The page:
By Indiewire | Indiewire April 29, 2003 at 2:0AM
indieWIRE EDITORIAL: Sifting Through Weekly Box-Office Numbers
Today we are launching indieWIRE:BOT™ (Box Office Table) which was born out of extensive (and often heated) discussions within indieWIRE about how box-office grosses are relevant and useful (if at all) to the independent film community. indieWIRE:BOT™ will track box-office figures for independent and specialty films and rank these movies by their weekend per-screen average.
While box-office information is typically presented in the context of gross sales, we believe that this places an overemphasis on revenues and is unfairly weighted to benefit the distributors that have booked the most screens, not necessarily the most popular films that are causing a stir at a limited number of theaters.
indieWIRE:BOT™ shows this past week's box-office grosses in an easy to read, comparative format. Unlike other box office charts, iW:BOT™ ranks films based on the per-screen average because we believe that is the most significant indicator of a film's impact at a given moment in time. This metric is the true indicator of a film's strength in the consciousness of film-goers at a given moment and, over time, of the momentum and position in a film's theatrical life-cycle. It is a snapshot of a film's current comparative popularity, and its current brand consciousness, rather than providing a scorecard of a distributor's bottom line.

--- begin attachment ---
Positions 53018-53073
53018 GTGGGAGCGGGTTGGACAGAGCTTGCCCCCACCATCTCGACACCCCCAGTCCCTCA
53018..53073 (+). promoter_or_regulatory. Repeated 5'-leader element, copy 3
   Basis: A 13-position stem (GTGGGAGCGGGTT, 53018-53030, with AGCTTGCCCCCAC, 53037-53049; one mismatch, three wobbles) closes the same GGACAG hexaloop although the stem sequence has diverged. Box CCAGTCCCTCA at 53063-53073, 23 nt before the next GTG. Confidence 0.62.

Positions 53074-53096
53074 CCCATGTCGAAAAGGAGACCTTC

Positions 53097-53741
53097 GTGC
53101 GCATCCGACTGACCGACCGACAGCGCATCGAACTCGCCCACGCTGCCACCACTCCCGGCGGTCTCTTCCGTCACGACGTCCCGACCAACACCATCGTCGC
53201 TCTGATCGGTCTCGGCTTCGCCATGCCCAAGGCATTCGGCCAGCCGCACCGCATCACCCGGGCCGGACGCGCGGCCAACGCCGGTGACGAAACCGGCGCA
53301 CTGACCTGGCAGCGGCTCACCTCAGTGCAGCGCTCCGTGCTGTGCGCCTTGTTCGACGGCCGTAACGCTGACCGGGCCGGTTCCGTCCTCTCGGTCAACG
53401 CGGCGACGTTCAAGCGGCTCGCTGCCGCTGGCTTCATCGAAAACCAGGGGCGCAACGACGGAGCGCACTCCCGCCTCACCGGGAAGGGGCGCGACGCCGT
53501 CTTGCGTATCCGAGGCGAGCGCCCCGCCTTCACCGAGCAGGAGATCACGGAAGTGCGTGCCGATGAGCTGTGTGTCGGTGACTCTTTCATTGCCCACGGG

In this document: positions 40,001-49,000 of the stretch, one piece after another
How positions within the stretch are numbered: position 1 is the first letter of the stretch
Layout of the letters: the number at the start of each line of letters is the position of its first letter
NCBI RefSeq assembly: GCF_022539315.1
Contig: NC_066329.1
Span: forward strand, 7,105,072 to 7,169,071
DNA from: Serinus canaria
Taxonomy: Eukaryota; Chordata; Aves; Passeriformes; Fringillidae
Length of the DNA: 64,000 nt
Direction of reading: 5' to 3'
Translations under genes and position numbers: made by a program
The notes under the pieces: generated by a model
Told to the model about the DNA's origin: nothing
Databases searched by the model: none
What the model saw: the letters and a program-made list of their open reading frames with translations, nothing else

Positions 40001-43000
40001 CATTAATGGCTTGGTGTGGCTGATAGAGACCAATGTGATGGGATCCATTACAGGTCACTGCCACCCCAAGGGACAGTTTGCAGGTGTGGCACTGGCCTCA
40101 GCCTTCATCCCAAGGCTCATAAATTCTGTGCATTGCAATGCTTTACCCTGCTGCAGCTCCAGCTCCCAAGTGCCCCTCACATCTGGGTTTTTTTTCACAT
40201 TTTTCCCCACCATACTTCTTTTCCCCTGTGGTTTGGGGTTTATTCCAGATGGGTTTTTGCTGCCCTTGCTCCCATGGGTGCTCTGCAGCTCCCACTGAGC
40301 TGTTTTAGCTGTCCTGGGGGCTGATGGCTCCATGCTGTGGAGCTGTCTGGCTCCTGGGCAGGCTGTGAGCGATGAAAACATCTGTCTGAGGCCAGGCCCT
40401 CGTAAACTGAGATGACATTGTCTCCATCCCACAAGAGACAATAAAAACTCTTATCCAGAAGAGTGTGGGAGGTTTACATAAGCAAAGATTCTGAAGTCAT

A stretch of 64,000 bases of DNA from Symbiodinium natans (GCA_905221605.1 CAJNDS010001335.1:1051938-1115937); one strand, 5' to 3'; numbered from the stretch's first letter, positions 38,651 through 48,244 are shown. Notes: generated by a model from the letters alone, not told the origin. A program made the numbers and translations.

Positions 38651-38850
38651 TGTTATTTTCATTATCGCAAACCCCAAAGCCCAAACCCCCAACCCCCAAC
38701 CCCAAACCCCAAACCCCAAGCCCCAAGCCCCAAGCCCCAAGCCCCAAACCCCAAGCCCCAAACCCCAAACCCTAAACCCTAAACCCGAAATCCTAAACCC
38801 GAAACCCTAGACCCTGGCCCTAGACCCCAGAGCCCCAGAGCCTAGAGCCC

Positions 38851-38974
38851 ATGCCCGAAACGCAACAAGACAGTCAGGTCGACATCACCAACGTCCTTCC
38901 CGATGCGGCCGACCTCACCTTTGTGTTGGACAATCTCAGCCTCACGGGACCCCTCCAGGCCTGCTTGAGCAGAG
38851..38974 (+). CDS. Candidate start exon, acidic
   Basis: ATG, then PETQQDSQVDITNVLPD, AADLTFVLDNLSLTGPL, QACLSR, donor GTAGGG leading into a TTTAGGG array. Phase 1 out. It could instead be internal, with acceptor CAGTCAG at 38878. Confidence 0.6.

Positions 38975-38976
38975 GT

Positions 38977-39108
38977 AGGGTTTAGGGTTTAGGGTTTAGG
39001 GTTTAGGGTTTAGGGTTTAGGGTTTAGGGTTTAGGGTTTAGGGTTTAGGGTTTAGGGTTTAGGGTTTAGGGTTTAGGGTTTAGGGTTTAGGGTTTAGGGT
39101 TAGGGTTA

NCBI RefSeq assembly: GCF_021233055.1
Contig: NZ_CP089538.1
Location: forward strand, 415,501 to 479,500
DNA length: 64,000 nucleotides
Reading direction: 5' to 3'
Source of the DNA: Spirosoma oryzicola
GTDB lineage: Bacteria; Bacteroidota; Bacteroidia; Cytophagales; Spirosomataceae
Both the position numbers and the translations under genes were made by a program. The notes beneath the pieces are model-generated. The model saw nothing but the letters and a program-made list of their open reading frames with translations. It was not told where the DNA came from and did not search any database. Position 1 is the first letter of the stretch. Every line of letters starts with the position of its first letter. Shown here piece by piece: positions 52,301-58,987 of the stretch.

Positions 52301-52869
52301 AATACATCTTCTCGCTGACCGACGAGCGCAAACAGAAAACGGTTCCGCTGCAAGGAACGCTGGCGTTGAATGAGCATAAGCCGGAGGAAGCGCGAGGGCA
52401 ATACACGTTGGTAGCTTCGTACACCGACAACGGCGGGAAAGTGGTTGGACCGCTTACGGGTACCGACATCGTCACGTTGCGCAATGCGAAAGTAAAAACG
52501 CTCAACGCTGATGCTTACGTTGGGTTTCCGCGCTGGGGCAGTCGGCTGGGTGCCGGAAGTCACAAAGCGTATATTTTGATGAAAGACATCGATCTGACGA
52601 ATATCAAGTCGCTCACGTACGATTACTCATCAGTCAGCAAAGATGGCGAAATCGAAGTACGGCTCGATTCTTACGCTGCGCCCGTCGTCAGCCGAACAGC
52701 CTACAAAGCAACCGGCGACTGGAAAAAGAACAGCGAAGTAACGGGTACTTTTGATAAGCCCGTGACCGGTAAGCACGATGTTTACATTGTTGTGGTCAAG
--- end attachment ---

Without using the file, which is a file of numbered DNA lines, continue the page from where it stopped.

We also think that the per-screen average is a more "indie friendly" comparative metric -- this is one category where the truly independent company, showing on only one screen, could go to bat with a huge indie with ubiquitous screenings across the nation. For example, if we had sorted this week's chart by weekend grosses, the top five offerings would be from Miramax, Fox, Lions Gate, Paramount Classics, and Focus. Instead, our top five represents a wider mix of indies of all sizes: Sony Pictures Classics, Palm Pictures, IFC, Miramax, and Wellspring.
An interesting past example is Sandi Dubowski's "Trembling Before G-d," which opened in October 2001. The film maintained a double-digit per-screen average for its first six weeks in release on its way to earning nearly $800,000 in the United States theatrically. As Dubwoski explained to us, it was his high averages in New York early during the release that led to greater committments from theaters in other cities. The film played for more than a year and had solid per-screen numbers throughout its run, even when it was in smaller venues. Of course, our tracking does not cover the activity that documentaries can find in non-theatrical venues ("Trembling" has made another $200,000 in non-theatrical and Canadian bookings).
All indieWIRE box-office information is drawn from figures and information submitted to us by distribution companies. We also regularly receive grosses from self-distributing filmmakers as well. iW:BOT™ and its accompanying column is designed, as is our new weekly email newsletter, to keep you informed of the latest and most relevant information about your colleagues and members of our community.